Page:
A visit to this magnificent spot is one of the highlights of any trip to the mountain Pine Ridge area.

Belize Botanic Gardens

Belize Botanic Gardens (BBG) is located approximately 10 miles westward beyond San Ignacio Town on the Chial Road in the Cayo District, Belize, Central America. It is nestled in the foothills of the Maya Mountains on the bank of the beautiful Macal River. Visitors from Belize and around the world come here to enjoy the beauty of the gardens and to learn about plant conservation.

The Gardens is comprised of 45 acres of gardens, arboretum and natural areas. As a not-for-profit organization, BBG exists to serve as gardens and educational grounds for the Belizean community to enjoy and take advantage of, as well as a scientific and living germplasm resource pool for botanical and horticultural institutions world-wide.

BBG is financed mainly by duPlooys Jungle Lodge, through the visitation and generosity of the local community and international visitors, and through funds granted to them by various institutions. In addition, support and donations from visitors and loyal plant lovers helps to reach their project goals and annual budget.

Rio Frio Cave

Rio Frio Cave is located less than a mile from the Pine Forest Headquarters in Augustine. Stepping-stones lead inside the most easily accessible of Belize’s river caves.

Everything is big in this cave! The two 65-foot arched entryways leave you in awe. Huge stalactites hang from the massive cathedral-like vault, which is part of a cave system the Maya used to bury their dead. Room size boulders are strewn throughout the cave and a stream flows through, forming pools with cascading falls.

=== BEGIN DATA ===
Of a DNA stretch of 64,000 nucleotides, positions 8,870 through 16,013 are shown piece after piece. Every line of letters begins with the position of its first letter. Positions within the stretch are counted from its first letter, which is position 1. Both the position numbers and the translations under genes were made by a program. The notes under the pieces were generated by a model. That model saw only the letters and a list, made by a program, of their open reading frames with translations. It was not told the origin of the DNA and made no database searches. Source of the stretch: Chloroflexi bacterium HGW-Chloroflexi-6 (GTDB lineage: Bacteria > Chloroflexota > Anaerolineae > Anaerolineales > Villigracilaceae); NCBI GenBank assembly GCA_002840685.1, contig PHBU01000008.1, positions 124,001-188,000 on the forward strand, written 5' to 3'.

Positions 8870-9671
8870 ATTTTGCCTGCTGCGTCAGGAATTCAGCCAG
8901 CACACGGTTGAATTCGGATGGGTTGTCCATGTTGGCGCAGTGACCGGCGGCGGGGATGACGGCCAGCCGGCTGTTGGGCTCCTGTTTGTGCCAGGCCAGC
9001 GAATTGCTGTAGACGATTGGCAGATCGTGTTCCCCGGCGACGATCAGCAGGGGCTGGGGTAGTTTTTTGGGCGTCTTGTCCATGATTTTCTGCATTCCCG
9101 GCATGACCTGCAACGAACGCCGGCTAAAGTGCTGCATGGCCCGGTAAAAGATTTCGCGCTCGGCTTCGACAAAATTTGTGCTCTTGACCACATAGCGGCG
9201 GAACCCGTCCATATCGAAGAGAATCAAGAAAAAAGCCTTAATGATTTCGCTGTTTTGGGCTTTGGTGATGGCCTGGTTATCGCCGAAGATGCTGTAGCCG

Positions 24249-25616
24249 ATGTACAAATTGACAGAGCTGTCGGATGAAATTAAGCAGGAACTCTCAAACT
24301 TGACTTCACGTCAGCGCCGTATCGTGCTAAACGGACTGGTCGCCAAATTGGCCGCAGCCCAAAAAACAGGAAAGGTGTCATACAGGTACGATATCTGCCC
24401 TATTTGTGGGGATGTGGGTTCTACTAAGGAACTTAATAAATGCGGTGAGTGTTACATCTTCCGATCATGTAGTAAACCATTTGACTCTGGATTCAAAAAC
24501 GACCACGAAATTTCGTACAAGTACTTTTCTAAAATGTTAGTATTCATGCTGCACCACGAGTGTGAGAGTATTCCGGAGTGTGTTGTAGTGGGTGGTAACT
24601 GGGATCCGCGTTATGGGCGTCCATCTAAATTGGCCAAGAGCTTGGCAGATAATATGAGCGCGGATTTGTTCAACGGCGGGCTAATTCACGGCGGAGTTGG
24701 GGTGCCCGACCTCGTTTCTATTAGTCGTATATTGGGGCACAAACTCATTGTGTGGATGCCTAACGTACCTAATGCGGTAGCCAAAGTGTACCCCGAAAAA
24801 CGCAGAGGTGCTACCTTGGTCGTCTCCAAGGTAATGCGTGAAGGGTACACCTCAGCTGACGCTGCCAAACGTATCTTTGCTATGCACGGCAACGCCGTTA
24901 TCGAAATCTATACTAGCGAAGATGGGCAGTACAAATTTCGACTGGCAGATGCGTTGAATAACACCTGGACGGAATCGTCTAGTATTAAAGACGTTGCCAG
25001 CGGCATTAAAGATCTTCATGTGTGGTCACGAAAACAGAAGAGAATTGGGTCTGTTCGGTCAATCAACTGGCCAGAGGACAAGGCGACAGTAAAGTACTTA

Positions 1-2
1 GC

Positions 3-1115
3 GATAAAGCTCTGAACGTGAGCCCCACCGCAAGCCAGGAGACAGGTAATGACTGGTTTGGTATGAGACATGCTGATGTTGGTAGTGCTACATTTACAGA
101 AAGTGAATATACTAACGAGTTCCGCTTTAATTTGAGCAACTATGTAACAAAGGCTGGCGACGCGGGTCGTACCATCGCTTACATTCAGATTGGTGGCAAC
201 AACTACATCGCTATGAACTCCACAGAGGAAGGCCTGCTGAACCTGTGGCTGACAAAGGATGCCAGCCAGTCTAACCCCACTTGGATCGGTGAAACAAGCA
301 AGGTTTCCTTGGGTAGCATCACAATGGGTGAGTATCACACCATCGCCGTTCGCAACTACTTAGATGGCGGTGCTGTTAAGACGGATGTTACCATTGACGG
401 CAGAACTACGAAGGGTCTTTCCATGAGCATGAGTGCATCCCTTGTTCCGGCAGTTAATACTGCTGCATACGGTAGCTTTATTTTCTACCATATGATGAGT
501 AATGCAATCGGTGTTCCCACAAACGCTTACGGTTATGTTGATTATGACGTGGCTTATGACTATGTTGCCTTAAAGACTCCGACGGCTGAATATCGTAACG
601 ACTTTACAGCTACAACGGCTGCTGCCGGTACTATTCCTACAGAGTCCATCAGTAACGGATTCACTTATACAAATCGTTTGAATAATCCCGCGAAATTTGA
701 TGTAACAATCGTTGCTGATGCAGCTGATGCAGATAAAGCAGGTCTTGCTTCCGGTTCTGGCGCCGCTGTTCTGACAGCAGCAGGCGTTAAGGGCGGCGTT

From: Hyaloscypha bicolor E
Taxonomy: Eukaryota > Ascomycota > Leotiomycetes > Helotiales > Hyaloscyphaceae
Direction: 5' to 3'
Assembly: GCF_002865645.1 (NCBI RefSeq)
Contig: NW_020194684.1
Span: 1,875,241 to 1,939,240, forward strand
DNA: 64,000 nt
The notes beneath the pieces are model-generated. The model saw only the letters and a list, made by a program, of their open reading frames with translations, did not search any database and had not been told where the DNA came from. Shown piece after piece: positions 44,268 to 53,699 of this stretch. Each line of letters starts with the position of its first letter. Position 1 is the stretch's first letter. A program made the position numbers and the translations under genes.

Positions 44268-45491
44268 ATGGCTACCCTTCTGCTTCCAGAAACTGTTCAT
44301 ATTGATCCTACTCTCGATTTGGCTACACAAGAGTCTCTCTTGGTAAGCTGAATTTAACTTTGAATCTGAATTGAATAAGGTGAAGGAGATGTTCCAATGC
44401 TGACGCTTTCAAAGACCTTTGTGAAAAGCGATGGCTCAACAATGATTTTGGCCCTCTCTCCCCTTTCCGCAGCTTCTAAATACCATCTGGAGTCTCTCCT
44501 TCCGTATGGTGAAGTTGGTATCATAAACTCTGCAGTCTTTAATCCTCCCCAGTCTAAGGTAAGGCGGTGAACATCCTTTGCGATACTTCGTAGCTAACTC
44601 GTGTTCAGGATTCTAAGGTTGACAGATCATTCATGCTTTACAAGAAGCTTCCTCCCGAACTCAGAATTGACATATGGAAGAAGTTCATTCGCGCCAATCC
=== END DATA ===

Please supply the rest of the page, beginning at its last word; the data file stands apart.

Openings at both ends make flashlights unnecessary for viewing the cave’s formations during daylight hours. There is a beach area with a foot bridge for crossing the stream and getting to the other side, which leads to the exit opening.

It is a quarter mile through to the other side, another equally impressive opening. (Do bring a flashlight to watch your footing as you walk through to the other end and to explore other caves in the area). At the exit opening, look for a well-maintained nature trail, one of which leads to a nearby cave, Cuevas Gemelas. A second trail leads back to the parking lot.

Pontoon on the Vaca Lake

The Vaca Lake is a man-made reservoir in the upper Macal River Valley a few miles upstream from Chaa Creek Lodge. When the lake swelled into a 6 mile long waterhole, Lazaro Martinez who grew up in the area decided it was time to invite adventurers to his childhood backyard. Join him on a hilly jungle trek to his pontoon, La Capitana for a tamed loop around the lake.

The gentle drift offers a unique opportunity to spot myriad creatures including, Tapirs, Spider Monkeys, Ocelots and a plethora of Birds conveying at this biospheric junction. La Capitana docks at one of three pristine waterfalls for an exploratory hike and optional swimming. Relax at the water’s edge and enjoy your picnic lunch.